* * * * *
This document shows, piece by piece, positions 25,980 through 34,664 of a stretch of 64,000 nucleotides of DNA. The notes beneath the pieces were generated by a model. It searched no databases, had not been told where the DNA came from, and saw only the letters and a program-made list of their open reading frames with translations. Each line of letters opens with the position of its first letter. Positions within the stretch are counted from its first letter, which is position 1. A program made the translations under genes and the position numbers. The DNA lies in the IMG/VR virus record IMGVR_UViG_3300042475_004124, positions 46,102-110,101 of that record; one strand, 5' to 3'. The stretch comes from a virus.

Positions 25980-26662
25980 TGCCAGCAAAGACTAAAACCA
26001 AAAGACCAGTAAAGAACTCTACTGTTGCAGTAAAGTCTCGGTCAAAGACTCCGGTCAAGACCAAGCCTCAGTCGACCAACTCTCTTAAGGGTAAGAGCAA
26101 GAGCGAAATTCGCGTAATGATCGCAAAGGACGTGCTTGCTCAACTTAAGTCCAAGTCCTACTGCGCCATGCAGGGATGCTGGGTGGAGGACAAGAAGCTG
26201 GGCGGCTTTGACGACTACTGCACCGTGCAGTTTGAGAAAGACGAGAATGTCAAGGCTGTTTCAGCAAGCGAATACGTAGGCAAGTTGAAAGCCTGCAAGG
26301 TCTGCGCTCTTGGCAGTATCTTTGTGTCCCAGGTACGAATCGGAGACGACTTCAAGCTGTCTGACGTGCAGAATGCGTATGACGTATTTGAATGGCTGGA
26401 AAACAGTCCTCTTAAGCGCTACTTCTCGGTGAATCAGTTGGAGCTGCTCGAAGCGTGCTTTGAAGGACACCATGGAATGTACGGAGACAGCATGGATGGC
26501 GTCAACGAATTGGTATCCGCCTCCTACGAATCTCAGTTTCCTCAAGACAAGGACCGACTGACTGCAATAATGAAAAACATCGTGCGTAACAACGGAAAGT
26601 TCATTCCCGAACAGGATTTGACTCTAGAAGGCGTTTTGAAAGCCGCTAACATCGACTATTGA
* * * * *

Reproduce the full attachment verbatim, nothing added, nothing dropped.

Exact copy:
This document shows, piece by piece, positions 25,980 through 34,664 of a stretch of 64,000 nucleotides of DNA. The notes beneath the pieces were generated by a model. It searched no databases, had not been told where the DNA came from, and saw only the letters and a program-made list of their open reading frames with translations. Each line of letters opens with the position of its first letter. Positions within the stretch are counted from its first letter, which is position 1. A program made the translations under genes and the position numbers. The DNA lies in the IMG/VR virus record IMGVR_UViG_3300042475_004124, positions 46,102-110,101 of that record; one strand, 5' to 3'. The stretch comes from a virus.

Positions 25980-26662
25980 TGCCAGCAAAGACTAAAACCA
26001 AAAGACCAGTAAAGAACTCTACTGTTGCAGTAAAGTCTCGGTCAAAGACTCCGGTCAAGACCAAGCCTCAGTCGACCAACTCTCTTAAGGGTAAGAGCAA
26101 GAGCGAAATTCGCGTAATGATCGCAAAGGACGTGCTTGCTCAACTTAAGTCCAAGTCCTACTGCGCCATGCAGGGATGCTGGGTGGAGGACAAGAAGCTG
26201 GGCGGCTTTGACGACTACTGCACCGTGCAGTTTGAGAAAGACGAGAATGTCAAGGCTGTTTCAGCAAGCGAATACGTAGGCAAGTTGAAAGCCTGCAAGG
26301 TCTGCGCTCTTGGCAGTATCTTTGTGTCCCAGGTACGAATCGGAGACGACTTCAAGCTGTCTGACGTGCAGAATGCGTATGACGTATTTGAATGGCTGGA
26401 AAACAGTCCTCTTAAGCGCTACTTCTCGGTGAATCAGTTGGAGCTGCTCGAAGCGTGCTTTGAAGGACACCATGGAATGTACGGAGACAGCATGGATGGC
26501 GTCAACGAATTGGTATCCGCCTCCTACGAATCTCAGTTTCCTCAAGACAAGGACCGACTGACTGCAATAATGAAAAACATCGTGCGTAACAACGGAAAGT
26601 TCATTCCCGAACAGGATTTGACTCTAGAAGGCGTTTTGAAAGCCGCTAACATCGACTATTGA